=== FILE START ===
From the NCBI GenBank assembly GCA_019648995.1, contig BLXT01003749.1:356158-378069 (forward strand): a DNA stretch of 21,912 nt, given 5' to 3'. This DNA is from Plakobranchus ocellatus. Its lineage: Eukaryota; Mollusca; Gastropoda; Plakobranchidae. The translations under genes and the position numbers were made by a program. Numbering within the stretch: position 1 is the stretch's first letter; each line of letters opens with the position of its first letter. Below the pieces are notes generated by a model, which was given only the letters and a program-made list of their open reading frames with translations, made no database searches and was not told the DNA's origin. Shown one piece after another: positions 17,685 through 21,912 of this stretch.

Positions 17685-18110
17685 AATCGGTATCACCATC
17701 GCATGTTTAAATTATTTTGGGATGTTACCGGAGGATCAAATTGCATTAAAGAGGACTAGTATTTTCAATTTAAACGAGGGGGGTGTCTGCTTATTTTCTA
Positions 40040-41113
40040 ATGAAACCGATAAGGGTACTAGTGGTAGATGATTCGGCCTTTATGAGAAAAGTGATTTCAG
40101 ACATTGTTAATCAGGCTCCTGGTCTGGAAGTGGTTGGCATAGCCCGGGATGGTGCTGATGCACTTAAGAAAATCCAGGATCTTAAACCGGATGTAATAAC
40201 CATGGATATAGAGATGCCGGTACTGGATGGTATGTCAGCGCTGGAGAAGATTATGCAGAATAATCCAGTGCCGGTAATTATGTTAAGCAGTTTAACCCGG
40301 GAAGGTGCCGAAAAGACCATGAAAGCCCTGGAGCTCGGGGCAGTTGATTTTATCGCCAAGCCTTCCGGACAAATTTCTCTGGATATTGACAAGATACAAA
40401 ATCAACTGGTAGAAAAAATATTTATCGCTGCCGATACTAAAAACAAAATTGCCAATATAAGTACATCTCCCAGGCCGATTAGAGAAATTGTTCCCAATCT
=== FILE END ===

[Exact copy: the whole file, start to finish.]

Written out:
From the NCBI GenBank assembly GCA_019648995.1, contig BLXT01003749.1:356158-378069 (forward strand): a DNA stretch of 21,912 nt, given 5' to 3'. This DNA is from Plakobranchus ocellatus. Its lineage: Eukaryota; Mollusca; Gastropoda; Plakobranchidae. The translations under genes and the position numbers were made by a program. Numbering within the stretch: position 1 is the stretch's first letter; each line of letters opens with the position of its first letter. Below the pieces are notes generated by a model, which was given only the letters and a program-made list of their open reading frames with translations, made no database searches and was not told the DNA's origin. Shown one piece after another: positions 17,685 through 21,912 of this stretch.

Positions 17685-18110
17685 AATCGGTATCACCATC
17701 GCATGTTTAAATTATTTTGGGATGTTACCGGAGGATCAAATTGCATTAAAGAGGACTAGTATTTTCAATTTAAACGAGGGGGGTGTCTGCTTATTTTCTA
Positions 40040-41113
40040 ATGAAACCGATAAGGGTACTAGTGGTAGATGATTCGGCCTTTATGAGAAAAGTGATTTCAG
40101 ACATTGTTAATCAGGCTCCTGGTCTGGAAGTGGTTGGCATAGCCCGGGATGGTGCTGATGCACTTAAGAAAATCCAGGATCTTAAACCGGATGTAATAAC
40201 CATGGATATAGAGATGCCGGTACTGGATGGTATGTCAGCGCTGGAGAAGATTATGCAGAATAATCCAGTGCCGGTAATTATGTTAAGCAGTTTAACCCGG
40301 GAAGGTGCCGAAAAGACCATGAAAGCCCTGGAGCTCGGGGCAGTTGATTTTATCGCCAAGCCTTCCGGACAAATTTCTCTGGATATTGACAAGATACAAA
40401 ATCAACTGGTAGAAAAAATATTTATCGCTGCCGATACTAAAAACAAAATTGCCAATATAAGTACATCTCCCAGGCCGATTAGAGAAATTGTTCCCAATCT